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Rehn Praises Italy's Fiscal Reforms

by Ulrika Lomas, Tax-News.com, Brussels

02 December 2011


A broadly favourable report has been given to the Italian government’s existing deficit-reducing measures by a review team led by Olli Rehn, the member of the European Commission responsible for Economic and Monetary Affairs.

The report, issued on November 29 and entitled ‘Addressing Italy's high-debt/low-growth challenge’, records that Italy's twin challenges of high public debt and low growth pre-date the global financial crisis, rather than follow from it. Italy had maintained a more prudent fiscal stance during the crisis but remains “vulnerable to a loss of investor's confidence, mainly because of its failure to introduce much needed ambitious fiscal and structural reforms in the past decade”.

It is confirmed that the government’s policy goal of a balanced budget by 2013, implying a target for the primary surplus of more than 5% of gross domestic product and a declining public debt, is “robust to stress tests”. In addition, a proposed balanced-budget constitutional amendment, if properly designed and implemented, would enhance the value of the fiscal policies that have already been established.

It is noted, however, that additional steps are necessary “to secure the announced deficit targets while raising the equity and efficiency of fiscal policy”. In that respect, the "safeguard clause" - envisaging the scaling back of tax expenditures or increases in indirect taxes if the tax and social assistance reform fails to be implemented on time and/or does not yield the anticipated savings - should be fully specified upfront, by detailing the precise measures and the triggers for their activation.

On the other hand, with the crisis in the euro area, it is also said that the implementation of reforms to unleash Italy's growth potential has become even more urgent, and that the strong adjustment in the country’s fiscal balance should be supported by reforms to make fiscal policy more growth-friendly.

The report notes that the tax burden in Italy is very high and not fairly distributed, because of widespread tax evasion. At the same time, public expenditure is inflexible reflecting in particular a large share on pensions, where recent reforms - while essential to buttress the system's long-term actuarial balance - have very limited payoff in the short-to-medium term.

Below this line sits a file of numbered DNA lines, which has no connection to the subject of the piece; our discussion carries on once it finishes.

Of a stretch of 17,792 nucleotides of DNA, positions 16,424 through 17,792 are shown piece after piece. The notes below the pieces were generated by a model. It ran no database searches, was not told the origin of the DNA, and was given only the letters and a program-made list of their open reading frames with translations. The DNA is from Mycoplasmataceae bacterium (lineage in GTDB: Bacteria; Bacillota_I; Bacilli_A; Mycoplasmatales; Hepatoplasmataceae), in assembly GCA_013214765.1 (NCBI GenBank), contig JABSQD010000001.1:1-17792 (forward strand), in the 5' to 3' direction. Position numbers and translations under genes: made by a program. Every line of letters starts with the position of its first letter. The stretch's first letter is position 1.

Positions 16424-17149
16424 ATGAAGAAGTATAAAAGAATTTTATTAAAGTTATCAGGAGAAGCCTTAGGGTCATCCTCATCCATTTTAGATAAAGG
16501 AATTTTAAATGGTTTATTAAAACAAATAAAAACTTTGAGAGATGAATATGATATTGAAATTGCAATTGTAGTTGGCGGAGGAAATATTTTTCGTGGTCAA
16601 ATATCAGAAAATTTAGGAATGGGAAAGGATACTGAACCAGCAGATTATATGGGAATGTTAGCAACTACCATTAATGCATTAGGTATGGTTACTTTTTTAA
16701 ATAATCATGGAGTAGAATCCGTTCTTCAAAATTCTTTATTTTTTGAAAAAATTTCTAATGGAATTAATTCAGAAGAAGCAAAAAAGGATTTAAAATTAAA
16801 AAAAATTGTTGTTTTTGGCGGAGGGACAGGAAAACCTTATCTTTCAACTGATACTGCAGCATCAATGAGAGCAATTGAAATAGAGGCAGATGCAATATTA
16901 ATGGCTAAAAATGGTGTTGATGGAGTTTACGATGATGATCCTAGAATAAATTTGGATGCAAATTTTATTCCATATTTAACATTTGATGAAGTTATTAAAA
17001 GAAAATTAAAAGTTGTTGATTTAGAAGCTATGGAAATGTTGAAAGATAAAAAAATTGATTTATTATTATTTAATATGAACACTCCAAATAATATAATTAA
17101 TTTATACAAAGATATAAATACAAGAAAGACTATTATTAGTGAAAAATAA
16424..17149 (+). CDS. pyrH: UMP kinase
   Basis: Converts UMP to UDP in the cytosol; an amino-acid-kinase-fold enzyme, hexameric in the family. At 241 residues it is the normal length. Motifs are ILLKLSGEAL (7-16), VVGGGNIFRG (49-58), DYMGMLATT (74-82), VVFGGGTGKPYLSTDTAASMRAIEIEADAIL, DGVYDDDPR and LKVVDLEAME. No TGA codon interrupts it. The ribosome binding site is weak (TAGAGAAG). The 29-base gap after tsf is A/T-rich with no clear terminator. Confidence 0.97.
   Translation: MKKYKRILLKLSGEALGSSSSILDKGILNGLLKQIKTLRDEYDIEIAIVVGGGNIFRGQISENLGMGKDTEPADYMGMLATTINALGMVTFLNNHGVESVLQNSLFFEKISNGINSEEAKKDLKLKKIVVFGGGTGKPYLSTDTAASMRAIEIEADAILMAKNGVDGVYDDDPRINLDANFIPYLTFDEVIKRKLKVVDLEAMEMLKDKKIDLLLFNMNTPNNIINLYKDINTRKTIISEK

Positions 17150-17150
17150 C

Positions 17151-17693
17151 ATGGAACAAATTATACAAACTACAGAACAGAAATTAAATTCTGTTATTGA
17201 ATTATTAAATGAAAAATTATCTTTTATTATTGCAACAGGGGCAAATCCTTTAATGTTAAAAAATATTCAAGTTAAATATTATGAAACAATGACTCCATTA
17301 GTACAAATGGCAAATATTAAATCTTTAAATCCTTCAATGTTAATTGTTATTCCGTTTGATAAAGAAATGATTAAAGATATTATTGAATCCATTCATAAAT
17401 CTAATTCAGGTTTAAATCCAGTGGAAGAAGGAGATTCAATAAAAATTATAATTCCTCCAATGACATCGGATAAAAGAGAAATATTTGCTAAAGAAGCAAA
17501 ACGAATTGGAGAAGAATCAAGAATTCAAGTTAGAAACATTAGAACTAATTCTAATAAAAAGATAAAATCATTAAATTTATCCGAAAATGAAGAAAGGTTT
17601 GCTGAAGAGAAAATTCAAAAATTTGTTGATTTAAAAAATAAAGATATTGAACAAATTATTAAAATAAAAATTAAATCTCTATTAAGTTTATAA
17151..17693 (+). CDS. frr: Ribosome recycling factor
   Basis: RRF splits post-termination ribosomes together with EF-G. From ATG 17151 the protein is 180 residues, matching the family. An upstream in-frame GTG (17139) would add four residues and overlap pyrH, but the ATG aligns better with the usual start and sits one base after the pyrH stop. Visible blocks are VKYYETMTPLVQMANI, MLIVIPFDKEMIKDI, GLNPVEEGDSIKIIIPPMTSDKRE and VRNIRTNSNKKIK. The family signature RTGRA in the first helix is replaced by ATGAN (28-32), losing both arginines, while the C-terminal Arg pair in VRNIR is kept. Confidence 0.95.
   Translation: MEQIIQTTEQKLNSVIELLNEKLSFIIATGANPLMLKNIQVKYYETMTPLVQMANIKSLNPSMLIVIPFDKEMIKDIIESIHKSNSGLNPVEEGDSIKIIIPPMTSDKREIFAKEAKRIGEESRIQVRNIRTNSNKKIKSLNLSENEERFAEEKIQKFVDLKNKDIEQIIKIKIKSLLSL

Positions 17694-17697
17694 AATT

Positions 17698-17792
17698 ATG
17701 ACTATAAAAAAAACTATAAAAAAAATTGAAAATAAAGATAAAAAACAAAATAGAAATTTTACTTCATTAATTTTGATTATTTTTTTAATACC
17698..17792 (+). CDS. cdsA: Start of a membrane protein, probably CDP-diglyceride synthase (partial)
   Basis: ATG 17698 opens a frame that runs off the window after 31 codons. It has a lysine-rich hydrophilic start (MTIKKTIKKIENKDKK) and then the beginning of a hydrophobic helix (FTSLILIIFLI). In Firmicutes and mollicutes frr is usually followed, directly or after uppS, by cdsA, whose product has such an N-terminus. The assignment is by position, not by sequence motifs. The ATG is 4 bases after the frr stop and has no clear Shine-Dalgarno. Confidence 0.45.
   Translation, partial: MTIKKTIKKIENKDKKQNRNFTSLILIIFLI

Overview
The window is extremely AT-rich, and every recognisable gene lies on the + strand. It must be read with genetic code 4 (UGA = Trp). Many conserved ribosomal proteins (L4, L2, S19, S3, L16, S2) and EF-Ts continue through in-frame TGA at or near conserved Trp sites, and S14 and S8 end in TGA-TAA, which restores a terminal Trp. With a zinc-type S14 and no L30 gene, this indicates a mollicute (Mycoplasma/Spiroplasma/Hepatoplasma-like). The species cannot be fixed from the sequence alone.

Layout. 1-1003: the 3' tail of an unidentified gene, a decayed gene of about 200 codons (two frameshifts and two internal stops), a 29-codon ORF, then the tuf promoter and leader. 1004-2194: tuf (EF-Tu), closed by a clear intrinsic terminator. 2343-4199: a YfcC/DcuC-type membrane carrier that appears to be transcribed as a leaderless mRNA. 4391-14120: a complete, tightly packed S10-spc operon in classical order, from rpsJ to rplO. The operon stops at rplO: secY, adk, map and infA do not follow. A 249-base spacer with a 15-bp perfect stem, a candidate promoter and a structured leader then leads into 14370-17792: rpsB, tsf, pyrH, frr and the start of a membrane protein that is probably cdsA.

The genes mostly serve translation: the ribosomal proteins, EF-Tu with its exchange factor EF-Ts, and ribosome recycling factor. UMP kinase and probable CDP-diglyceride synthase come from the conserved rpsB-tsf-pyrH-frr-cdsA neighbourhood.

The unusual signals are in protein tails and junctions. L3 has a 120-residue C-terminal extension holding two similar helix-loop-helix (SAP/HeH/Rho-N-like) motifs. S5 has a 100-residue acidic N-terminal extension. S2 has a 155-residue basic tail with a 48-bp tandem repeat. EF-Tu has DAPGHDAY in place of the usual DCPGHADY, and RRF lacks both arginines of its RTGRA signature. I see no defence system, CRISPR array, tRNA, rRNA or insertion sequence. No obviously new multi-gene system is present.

Therefore, in designing a further package of measures, Rehn said that expenditure restraint should receive highest priority, while the tax burden should be shifted from labour to consumption and immovable property. In doing so, “the relative weight of transaction versus recurrent real estate taxation should be reviewed in favour of the latter, and real estate cadastre values should be updated.”

Tax evasion and the cost of tax compliance should also be reduced, the report said, recommending that “the fight against tax evasion should be decisively enhanced, building on progress made so far, including by drastically lowering the threshold for electronic payments, increasing reliance on indirect indicators of undeclared income, and improving the cooperation between different levels of government on tax administration issues.”

Rehn’s report concludes that Prime Minister Mario Monti’s new government “has the know-how to design a comprehensive and coherent reform package, one that can kick-start growth and restore confidence. To help reverse market mood, the key reforms should be front-loaded.”

It is, in fact, known that the government is indeed urgently putting together a new package of growth measures that should contain the presaged reforms to shift Italian tax burdens away from individuals and companies. Monti, in parliamentary remarks to obtain a vote of confidence, had noted that, in the past, Italy had relied too much on increasing taxes on employees and businesses to balance its public finances, and that changes had to be made to provide some space for economic growth in the private sector.

TAGS: individuals | compliance | tax | economics | business | European Commission | value added tax (VAT) | sales tax | tax compliance | property tax | fiscal policy | employees | budget | corporation tax | Italy | individual income tax | Europe

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